Sexual attraction, identity, and behavior among young sexual-minority males in the United States
HIV incidence is increasing among 13—24 year old US men who have sex with men. This is an age of sexual development and transition to risk behaviors, which should be taken into account in HIV prevention for young sexual-minority males (YSMM). Studies that use a multi-dimensional definition of sexual orientation and include YSMM before sexual debut can inform these efforts. We explored three dimensions of sexual orientation – attraction, identity, and behavior – for YSMM.
We used nationally representative data from the combined 2002, and 2006–2010 cycles of the National Survey of Family Growth for 648 males aged 15—24 who reported any same-sex attraction, identity (gay/bisexual/don’t know), or behavior. We described combinations of the dimensions. Prevalence ratios (PR) described associations between sociodemographics (age, race/ethnicity, religiosity, poverty, residential location) and each dimension.
Only nineteen percent of YSMM reported same-sex attraction, identity, and behavior. Fifty-nine percent reported same-sex identities and/or attractions but no same-sex behavior, and 23% identified as heterosexual and reported same-sex behavior. Compared to YSMM for whom religion is very important: those who report religion as somewhat (PR=1.25, 95% CI=1.06–1.46), or not important (PR=1.33, 95% CI=1.11–1.60) were more likely to report same-sex attraction. No other associations were significant.
There is diversity in YSMM’s sexual attraction, identity, and behavior, suggesting possible benefit of tailoring HIV prevention strategies for subgroups, such as those not yet engaged in same-sex behavior and those who identify as heterosexual.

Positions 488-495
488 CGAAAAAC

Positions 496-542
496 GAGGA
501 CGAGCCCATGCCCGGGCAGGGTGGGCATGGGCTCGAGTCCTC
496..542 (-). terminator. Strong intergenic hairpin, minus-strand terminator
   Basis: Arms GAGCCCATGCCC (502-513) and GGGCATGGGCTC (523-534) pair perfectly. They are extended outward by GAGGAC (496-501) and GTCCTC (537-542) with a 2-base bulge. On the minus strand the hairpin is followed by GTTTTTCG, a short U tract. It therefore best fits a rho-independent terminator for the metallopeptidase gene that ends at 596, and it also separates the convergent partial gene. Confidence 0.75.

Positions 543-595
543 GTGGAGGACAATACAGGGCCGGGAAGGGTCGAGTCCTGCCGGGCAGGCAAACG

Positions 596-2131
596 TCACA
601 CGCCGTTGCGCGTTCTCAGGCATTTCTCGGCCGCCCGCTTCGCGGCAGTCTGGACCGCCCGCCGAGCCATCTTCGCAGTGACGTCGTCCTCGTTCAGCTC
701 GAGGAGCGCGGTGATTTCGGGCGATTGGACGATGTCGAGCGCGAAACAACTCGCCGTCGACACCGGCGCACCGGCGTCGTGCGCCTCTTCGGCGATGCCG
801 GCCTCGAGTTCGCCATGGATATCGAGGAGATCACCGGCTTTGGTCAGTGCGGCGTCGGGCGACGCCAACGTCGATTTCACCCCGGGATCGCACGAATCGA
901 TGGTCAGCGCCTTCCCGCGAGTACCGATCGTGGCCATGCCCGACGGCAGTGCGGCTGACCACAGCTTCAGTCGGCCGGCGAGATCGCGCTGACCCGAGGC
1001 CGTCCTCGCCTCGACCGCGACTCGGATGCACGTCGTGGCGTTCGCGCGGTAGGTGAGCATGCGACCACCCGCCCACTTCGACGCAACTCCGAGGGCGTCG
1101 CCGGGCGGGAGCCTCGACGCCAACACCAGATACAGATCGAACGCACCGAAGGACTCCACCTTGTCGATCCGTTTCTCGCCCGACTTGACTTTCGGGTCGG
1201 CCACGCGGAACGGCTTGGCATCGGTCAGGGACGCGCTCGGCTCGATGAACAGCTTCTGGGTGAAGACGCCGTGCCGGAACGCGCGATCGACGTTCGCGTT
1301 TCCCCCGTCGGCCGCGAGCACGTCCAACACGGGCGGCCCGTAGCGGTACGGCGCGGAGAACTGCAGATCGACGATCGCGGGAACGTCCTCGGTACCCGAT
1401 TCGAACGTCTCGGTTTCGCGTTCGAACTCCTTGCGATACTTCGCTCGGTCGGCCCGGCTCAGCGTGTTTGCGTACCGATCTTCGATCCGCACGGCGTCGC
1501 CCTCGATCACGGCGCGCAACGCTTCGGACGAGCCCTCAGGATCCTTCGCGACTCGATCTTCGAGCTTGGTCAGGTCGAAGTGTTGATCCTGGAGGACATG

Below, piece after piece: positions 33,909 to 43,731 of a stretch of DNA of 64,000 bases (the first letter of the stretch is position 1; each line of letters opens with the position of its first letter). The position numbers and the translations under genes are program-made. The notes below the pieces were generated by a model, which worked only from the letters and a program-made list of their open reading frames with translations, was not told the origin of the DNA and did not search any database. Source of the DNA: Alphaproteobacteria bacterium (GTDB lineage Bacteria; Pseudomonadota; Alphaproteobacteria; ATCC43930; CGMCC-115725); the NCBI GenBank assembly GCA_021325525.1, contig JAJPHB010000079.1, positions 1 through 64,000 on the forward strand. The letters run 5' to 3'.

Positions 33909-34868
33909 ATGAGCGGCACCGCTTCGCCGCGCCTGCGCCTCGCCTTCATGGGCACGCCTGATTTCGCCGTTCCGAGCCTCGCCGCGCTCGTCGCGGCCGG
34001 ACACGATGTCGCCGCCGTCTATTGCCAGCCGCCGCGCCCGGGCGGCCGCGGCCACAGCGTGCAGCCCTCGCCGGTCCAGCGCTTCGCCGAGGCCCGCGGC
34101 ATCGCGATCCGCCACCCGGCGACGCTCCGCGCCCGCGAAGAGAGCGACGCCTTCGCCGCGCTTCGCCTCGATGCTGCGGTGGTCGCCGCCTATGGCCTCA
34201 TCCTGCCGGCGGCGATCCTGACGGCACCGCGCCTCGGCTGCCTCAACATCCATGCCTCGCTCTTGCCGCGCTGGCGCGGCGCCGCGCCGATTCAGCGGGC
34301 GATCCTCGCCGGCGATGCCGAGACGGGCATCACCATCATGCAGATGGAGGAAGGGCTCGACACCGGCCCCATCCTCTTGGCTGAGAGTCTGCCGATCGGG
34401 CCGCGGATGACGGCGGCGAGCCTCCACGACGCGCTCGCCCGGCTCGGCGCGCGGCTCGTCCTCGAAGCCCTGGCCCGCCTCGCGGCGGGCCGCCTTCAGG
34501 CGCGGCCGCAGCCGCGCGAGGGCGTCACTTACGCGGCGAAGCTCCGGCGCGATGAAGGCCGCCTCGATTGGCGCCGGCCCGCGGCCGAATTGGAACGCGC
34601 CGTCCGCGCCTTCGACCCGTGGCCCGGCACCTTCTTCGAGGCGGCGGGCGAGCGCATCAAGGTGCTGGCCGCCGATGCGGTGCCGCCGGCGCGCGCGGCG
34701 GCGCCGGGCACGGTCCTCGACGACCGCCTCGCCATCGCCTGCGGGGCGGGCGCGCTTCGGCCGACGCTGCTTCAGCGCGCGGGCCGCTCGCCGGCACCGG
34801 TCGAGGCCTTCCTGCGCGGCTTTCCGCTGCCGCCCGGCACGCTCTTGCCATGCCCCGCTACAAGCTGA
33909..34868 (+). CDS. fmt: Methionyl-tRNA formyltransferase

Learning Areas:Implementation of health education strategies, interventions and programs
Planning of health education strategies, interventions, and programs
Public health or related research
Social and behavioral sciences
Describe the intersections of three sexual orientation dimensions (attraction, identity, and behavior) for sexual minority males aged 15-24 in the US. Assess associations between demographic characteristics and sexual orientation dimensions for sexual minority males aged 15-24 in the US. Discuss the implications of study findings for HIV prevention programming and strategies for different subgroups of young sexual minority males in the US.
Keyword(s): Sexuality, Youth
Qualified on the content I am responsible for because: Dr. Fasula has been a social scientist at the US Centers for Disease Control and Prevention in the Division of HIV/AIDS for 9 years. Her research expertise includes HIV prevention and operational research, sexual health for youth and young MSM, sexual health equity, and social aspects of sexuality.
Any relevant financial relationships? No
I agree to comply with the American Public Health Association Conflict of Interest and Commercial Support Guidelines, and to disclose to the participants any off-label or experimental uses of a commercial product or service discussed in my presentation.